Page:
We practice Wait at every doorway, including this one from the hallway to the kitchen. / After the Knot

We practice Wait at every doorway, including this one from the hallway to the kitchen. / After the Knot

Wait is different than stay which is, stay here until I tell you to move. I guess you could argue they should be the other way around, but she’s a dog. I could use the word shishkabob and it wouldn’t matter.

Door Manners

I started teaching Bailey door manners a while back, but even though it should have been a high-priority, I was never consistent with her training.

We’re now trying to teach Bailey to stay on her bed when we answer the door. The same skills for wait apply here.

A note letting people know that it might take a minute to answer the door. We're not trying to be rude, we're just trying to train our dog. / After the Knot

A note letting people know that it might take a minute to answer the door. We’re not trying to be rude, we’re just trying to train our dog. / After the Knot

While you can use audio files of door bells and door knocks to practice, we practice this every day when we come home.

(Our trainer suggested we do this. It’s so common sense, I’m not sure why we didn’t think of it earlier.)

For example, when I come home from work, or anywhere, I don’t go to the side door anymore. Like a guest would, I go to the front door. I ring the bell and watch C work to get Bailey on her bed.  Right now, we release her almost immediately, slowly building up her ability to stay.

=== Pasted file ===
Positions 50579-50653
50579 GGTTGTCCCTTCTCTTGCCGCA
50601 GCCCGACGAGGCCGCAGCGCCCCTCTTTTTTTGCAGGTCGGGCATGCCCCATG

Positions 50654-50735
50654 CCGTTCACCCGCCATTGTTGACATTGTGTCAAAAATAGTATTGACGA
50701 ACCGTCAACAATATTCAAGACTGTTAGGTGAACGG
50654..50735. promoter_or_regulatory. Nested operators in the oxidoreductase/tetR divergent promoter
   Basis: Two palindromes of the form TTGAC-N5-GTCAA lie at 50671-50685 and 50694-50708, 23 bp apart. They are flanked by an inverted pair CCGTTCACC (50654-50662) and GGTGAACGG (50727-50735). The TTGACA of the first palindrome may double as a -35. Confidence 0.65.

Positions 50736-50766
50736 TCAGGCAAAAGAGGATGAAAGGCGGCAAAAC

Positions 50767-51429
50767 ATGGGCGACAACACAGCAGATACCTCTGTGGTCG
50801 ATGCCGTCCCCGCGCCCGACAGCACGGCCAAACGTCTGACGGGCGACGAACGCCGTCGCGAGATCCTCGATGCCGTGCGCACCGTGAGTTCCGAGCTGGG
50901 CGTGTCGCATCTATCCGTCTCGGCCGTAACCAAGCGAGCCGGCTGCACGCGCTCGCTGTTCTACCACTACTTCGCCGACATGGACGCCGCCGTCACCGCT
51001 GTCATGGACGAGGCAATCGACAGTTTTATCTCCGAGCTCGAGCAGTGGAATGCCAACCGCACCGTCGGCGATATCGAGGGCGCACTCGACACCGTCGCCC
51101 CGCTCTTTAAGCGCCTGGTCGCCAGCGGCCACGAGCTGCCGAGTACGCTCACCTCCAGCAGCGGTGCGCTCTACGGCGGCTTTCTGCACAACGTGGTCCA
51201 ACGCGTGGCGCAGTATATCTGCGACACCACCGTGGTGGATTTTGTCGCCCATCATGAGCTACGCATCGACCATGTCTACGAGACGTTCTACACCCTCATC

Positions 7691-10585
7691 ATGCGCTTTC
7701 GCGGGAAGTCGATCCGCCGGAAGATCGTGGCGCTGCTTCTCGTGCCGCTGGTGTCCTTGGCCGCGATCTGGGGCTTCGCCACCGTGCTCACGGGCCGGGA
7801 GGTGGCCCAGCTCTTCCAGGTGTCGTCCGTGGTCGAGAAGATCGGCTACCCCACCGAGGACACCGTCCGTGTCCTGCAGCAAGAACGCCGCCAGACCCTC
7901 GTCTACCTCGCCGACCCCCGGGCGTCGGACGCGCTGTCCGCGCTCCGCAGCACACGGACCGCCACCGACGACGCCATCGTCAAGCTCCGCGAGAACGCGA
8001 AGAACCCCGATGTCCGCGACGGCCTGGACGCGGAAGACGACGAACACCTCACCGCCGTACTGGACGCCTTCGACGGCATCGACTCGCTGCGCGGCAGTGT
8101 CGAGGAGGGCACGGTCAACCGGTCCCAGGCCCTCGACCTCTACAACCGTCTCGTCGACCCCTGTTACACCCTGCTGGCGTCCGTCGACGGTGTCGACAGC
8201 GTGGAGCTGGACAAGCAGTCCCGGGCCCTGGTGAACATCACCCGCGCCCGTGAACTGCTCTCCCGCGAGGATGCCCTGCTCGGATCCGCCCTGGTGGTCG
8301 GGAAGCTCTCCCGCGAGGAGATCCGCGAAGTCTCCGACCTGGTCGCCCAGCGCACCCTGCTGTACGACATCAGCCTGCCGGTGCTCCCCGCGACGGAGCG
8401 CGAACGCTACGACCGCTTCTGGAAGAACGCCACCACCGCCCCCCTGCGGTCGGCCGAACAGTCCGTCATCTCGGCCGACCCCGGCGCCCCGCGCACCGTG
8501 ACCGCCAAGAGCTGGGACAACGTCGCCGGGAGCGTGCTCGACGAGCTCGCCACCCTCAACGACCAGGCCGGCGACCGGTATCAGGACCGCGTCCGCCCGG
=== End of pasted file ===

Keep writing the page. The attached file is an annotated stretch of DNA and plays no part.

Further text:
This enables us to practice this skill every day without needing people to come over regularly.

We’re hoping that by the time Future Baby arrives, guests will be able to enter the house without pushing by a very excited Lab.

This video from trainer Victoria Stillwell shows the process that we’re using teach Bailey this skill.


With at least half a dozen dogs outdoor dogs near my house, it’s very easy for the howls to start. Someone coming home from work down the street could trigger the chorus of the barking dogs. Naturally, Bailey has to get in on this action.